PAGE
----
Author Topic: Re: Klarman worried about political divide  (Read 19430 times)

Tim Eriksen

  • Lifetime Member
  • Hero Member
  • *****
  • Posts: 804
Re: Klarman worried about political divide
« Reply #50 on: January 22, 2019, 05:01:50 PM »
The effective rate combined (federal state and local) in the 1950's for the top 1% was 42%.  In 2014 it was just over 36%.   
https://taxfoundation.org/taxes-rich-1950-not-high/

Please people do your homework and understand that the wealthy incorporated in the 50's to 70s in order to lower their taxes since the corporate rate was much lower.   LT Cap gains rate was 25%.   

Sadly people do not realize that it is a myth that the rich are not paying taxes.  Buffett paid way more than his secretary too.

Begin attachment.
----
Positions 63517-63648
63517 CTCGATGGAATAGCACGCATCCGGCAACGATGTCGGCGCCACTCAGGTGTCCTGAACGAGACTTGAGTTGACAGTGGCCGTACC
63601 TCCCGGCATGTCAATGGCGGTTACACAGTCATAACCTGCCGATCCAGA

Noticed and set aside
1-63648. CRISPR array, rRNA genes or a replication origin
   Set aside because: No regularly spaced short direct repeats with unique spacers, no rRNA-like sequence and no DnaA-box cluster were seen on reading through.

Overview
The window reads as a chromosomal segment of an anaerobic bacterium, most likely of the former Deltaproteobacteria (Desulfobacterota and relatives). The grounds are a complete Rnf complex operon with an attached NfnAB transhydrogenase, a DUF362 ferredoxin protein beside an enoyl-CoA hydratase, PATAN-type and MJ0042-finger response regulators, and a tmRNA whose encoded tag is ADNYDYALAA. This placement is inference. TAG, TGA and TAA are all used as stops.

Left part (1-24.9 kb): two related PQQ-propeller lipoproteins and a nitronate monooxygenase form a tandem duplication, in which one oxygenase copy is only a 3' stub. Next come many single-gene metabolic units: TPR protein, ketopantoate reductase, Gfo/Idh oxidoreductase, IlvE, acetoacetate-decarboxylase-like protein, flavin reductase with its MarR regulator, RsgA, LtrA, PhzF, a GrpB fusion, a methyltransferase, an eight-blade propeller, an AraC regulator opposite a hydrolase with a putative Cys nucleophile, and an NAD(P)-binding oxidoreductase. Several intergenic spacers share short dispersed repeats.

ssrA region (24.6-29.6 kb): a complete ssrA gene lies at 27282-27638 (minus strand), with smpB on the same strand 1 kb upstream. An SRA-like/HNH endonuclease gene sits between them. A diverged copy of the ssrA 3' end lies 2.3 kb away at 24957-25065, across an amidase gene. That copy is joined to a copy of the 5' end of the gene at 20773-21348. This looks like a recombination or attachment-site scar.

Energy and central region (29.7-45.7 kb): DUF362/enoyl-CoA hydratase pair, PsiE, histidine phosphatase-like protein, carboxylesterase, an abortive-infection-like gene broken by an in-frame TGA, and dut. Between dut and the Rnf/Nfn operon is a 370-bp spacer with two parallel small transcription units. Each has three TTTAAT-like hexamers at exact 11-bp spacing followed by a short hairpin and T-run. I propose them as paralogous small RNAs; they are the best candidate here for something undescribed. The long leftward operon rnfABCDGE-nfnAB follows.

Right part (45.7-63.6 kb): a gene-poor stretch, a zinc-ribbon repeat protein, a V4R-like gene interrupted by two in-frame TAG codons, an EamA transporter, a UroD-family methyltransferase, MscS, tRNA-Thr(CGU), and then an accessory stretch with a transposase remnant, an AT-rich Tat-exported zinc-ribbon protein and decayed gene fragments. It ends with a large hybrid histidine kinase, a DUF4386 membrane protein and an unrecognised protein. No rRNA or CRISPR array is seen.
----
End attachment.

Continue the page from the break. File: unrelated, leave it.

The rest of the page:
Gregmal

  • Hero Member
  • *****
  • Posts: 4159
Re: Klarman worried about political divide
« Reply #51 on: January 22, 2019, 05:03:52 PM »
But LC said they did!

meiroy

  • Lifetime Member
  • Hero Member
  • *****
  • Posts: 1121
Re: Klarman worried about political divide
« Reply #52 on: January 22, 2019, 05:17:23 PM »


In the real world, extreme wealth is anti-capitalistic.  In the real world, such wealth, by itself, has a tremendous competitive advantage on so many levels. It distorts the capitalistic economy and destroys competition and market efficiency.

Again, this is how it is in the real world, where the USA is not a closed economy and the markets are not strongly efficient.

Ironically, her proposals are the result of the same cause that got Trump into power.  The pendulum simply swings to the other extreme, until the underlying cause is fixed.



 

stahleyp

  • Lifetime Member
  • Hero Member
  • *****
  • Posts: 3986
Re: Klarman worried about political divide